Sep 6, 2017
Tiffany Shlain

Character Day: Meaning, Mussar, and Moses

The author, a past presenter at the Jewish Futures Conference, is an Emmy-nominated filmmaker and co-founder of Let It Ripple, a creative team that produces global days of film, discussion, and speakers around universal and important topics shaping our lives.

Jews have a birthday greeting: till 120. Moses lived until 120, and we wish for a life as long and as virtuous as his. We’re not quite there yet. But our average life expectancy is still remarkably long: 30,000 days (around 82 years). How do we fill these days with meaning?

Research shows that having a sense of purpose in life -- regardless of when in life you find it -- can have extraordinary benefits, including living a longer life. A study done by Veronika Huta and Richard Ryan has shown that adopting a “meaning mindset” -- living with purpose -- results in decreased stress and improved well-being. And as psychologist Carol Ryff and colleagues have demonstrated, there are concrete physiological benefits to being driven by meaning.  People who describe themselves as living meaningful lives are actually healthier than those who describe their lives as happy but not necessarily meaningful. Their cholesterol levels are lower, their weight is healthier, and they sleep better. They have lower levels of cortisol, the stress hormone, and less risk for conditions like Alzheimer’s and cardiovascular disease.

In other words, find your mission in life, and you’ll have more life to achieve it.

None of this will surprise those familiar with Mussar, the Jewish practice of strengthening character. Through Mussar, mitzvot, and a thousand other things, Jews have been striving to live with purpose for ages.

What brings you that sense of meaning and purpose is unique to you. Because at the core of all of it is your character: the qualities you value, the qualities that make you you, like  leadership, curiosity, creativity, enthusiasm, self-control, honesty, appreciation of beauty, and so much more. And focusing on and developing those qualities, throughout your life, is what’s going to help you find that sense of happiness, meaning, and purpose. We actually have scientific research to prove it.  Who doesn’t want that?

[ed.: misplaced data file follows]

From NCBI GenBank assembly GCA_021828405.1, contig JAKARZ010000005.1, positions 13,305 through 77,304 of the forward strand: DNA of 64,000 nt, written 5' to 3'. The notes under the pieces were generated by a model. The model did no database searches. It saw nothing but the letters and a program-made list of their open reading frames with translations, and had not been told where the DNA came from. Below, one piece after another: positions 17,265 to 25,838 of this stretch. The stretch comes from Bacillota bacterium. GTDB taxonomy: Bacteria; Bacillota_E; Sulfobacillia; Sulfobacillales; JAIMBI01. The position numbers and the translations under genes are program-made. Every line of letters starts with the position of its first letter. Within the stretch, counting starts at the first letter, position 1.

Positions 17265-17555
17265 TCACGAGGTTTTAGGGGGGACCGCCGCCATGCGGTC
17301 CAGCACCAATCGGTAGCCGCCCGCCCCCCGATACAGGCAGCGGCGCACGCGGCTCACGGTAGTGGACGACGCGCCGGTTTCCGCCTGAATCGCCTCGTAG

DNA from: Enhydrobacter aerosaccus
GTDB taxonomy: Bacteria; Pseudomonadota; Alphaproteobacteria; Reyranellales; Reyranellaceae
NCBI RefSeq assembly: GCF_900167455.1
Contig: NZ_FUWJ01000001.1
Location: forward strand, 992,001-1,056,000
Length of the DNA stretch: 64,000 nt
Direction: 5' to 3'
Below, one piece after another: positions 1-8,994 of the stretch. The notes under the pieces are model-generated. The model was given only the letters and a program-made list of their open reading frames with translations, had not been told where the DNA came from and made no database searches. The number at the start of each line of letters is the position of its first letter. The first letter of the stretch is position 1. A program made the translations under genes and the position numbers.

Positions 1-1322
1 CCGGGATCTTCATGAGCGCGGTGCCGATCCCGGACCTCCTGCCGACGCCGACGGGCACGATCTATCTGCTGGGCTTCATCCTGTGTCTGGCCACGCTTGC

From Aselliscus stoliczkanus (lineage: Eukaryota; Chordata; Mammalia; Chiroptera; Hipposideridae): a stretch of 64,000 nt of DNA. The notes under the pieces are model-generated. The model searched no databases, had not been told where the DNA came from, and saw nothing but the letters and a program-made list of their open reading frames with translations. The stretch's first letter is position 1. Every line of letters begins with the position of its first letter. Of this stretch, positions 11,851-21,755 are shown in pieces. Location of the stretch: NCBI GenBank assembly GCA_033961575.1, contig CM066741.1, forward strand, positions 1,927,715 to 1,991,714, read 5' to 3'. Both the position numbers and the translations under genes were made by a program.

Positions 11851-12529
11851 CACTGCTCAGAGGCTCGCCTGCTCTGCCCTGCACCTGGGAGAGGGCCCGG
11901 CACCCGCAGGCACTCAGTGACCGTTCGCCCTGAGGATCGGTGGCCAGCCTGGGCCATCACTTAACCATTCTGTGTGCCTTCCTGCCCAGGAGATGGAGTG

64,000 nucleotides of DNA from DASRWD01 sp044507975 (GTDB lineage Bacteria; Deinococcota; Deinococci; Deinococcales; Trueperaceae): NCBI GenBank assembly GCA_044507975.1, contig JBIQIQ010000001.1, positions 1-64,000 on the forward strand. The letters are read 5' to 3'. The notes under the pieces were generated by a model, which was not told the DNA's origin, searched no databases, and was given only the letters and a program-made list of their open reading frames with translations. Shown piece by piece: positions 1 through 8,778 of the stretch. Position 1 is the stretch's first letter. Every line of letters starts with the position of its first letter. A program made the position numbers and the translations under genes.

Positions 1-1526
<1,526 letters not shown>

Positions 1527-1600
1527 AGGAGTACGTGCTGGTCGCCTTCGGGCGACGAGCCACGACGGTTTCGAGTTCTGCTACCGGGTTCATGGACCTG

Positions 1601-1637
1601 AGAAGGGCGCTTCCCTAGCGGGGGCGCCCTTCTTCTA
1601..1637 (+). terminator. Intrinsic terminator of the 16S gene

So what’s the world asking of you? Not an easy question, but we want to help people answer it.

Which brings us to Character Day, our organization’s global initiative, now in its fourth year.  Each year, on a single day,  people around the world use film, discussion materials, and more to focus on these issues in their companies, orgs, universities, schools (K-12) and homes. What does it look like when we stop the business of stressful events, news cycles, posting, emailing, and focus on the big things that matter?

We have a new 10-minute film that will premiere this Character Day called 30,000 Days that is all about old and new ideas about living life with meaning and purpose. All events can also screen our short films The Science of Character and The Adaptable Mind, which explore ideas about flourishing in the 21st century; and the Making of a Mensch, which approaches the idea Jewishly through Mussar. We provide free discussion materials to all participants, as well as an online Global LiveCast Q&A featuring speakers such as Alan Morinis (Mussar movement leader), Rabbi Lee Moore (Lippman Kanfer Foundation), Sharon Salzberg (meditation expert and author), Angela Duckworth (author of GRIT), Moby (musician), and Krista Tippett (NPR’s On Being).

We expect over 100,000 events this year and would love for you and your company, organization or school to be part of it. Everyone is encouraged to create their own distinctive event at any time of the day and in any place on Wednesday, September 13, 2017. It’s all free. Organizations already signed up include top tech companies like Twitter and Intel, the US Air Force, museums and schools across LA & SF Unified School District, and universities including UC Berkeley, Harvard, MIT, and UT Dallas -- as well as homes around the world.

Please join the worldwide conversation and initiative by signing up. It takes two minutes and is free.


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